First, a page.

I’ll be honest and say that I was attracted to Out, a 1997 novel by Japanese author Natsuo Kirino, by the promise of a ‘dark’ and ‘gruesome’ piece of work. Well the premise certainly lives up to that. The novel focusses on a group of women working the night shift in a boxed lunch factory. One of the group, Yayoi, strangles her husband, who’s gambled away the couple’s savings as well as being obsessed with a hostess in a night club. Yayoi seeks the help of her colleagues in dismembering and disposing the body. As you’d expect, things don’t quite go to plan and the group’s problems start to pile up and grow more complex, when others outside of the group begin to suspect what has happened and see opportunities to make money. All the while relationships within the group start to strain…
I’ve read a number of Japanese crime fiction books and they appear to follow a similar formula: you reach a point, after a bit of a slow start, and about half way through the novel, where you wonder where the book is going to go next. Things then take a turn as something comes from left field which you’d never have thought of. Out fits this formula perfectly. It took a while to get going, and the book could certainly be shorter than its 400+ pages, but it certainly picks up pace and gets more interesting as it goes on.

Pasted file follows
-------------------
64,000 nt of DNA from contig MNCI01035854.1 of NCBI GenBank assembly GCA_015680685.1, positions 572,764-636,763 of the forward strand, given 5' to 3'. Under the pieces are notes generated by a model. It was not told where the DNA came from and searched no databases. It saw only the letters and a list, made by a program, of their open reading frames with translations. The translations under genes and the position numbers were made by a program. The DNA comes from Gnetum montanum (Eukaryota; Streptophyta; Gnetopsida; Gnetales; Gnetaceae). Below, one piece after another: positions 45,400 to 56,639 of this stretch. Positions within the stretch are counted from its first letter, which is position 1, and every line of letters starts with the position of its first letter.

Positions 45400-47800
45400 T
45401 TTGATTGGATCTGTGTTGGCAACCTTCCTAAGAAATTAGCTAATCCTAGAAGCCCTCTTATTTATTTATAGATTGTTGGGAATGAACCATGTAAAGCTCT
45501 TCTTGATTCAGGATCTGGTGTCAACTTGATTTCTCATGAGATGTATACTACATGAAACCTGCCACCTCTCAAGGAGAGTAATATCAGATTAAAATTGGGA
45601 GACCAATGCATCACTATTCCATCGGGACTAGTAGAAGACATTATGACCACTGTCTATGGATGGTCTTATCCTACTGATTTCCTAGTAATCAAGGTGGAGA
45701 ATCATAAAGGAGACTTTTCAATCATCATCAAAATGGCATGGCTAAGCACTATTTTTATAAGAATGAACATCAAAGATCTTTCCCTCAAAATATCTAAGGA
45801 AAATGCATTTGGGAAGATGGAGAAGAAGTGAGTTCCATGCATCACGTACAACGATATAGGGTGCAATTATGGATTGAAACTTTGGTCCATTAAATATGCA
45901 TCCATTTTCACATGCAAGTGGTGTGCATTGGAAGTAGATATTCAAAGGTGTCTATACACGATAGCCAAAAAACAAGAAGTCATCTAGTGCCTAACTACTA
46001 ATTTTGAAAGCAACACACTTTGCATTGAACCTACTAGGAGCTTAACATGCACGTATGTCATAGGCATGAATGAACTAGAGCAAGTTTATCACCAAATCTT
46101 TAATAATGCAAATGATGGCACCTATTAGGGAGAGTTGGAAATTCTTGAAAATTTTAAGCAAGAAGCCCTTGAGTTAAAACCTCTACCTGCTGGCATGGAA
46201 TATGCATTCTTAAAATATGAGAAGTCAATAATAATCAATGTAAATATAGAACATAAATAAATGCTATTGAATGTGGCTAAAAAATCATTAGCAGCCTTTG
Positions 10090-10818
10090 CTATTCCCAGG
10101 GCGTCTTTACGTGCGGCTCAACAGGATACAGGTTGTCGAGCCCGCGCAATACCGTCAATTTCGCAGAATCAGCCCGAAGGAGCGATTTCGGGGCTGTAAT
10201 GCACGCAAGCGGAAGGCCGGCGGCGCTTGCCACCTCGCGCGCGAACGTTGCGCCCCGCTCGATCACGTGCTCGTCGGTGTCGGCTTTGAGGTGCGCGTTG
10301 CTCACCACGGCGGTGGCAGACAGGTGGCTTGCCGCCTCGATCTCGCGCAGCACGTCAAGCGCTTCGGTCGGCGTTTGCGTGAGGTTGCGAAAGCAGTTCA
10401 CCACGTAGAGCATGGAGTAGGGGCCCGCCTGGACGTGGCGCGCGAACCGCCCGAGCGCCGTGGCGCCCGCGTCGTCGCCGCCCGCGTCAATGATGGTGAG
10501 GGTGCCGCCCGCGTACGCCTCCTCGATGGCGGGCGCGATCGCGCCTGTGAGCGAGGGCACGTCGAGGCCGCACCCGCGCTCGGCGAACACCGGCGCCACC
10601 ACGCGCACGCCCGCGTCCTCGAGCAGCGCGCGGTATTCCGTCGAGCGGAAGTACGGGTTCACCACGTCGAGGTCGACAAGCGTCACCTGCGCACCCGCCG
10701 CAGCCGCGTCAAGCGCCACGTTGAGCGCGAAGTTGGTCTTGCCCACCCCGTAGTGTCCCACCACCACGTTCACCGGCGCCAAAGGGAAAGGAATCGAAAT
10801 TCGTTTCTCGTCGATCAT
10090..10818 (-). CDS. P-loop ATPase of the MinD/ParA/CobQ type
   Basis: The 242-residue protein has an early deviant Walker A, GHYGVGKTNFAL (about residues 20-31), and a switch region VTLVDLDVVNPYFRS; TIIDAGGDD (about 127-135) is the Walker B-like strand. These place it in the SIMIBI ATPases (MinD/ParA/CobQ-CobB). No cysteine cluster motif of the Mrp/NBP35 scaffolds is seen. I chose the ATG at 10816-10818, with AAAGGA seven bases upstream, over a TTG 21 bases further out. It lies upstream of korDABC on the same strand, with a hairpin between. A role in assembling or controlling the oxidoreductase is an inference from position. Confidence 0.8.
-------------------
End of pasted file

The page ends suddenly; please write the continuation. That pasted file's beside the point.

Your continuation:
The boxed lunch group itself is a diverse foursome each part of which is battling with their own problems like debt, caring responsibilities, wayward family members, etc. And here the author does a fine job in bringing the members of the group to life, so much so that we’re fully behind one member of the group, Masako (who sits at the heart of the story telling), while hoping another might die a gruesome death! Outside the foursome, the novel features a handful of other interesting characters, who come from the seedier end of the spectrum but all bring something to the party and add colour to the book.
As for gruesomeness, the novel didn’t really live up to expectations as, for example, the dismemberment ‘scenes’ were written in a quite matter of fact way, as per the way in which the dismemberment was carried out. But that’s a minor quibble and I’m sure one person’s gruesome is another’s horror.
Out does exactly what it set out to do. It’s an enjoyable and well written page-turner (once it gets going) and worth adding to the reading list.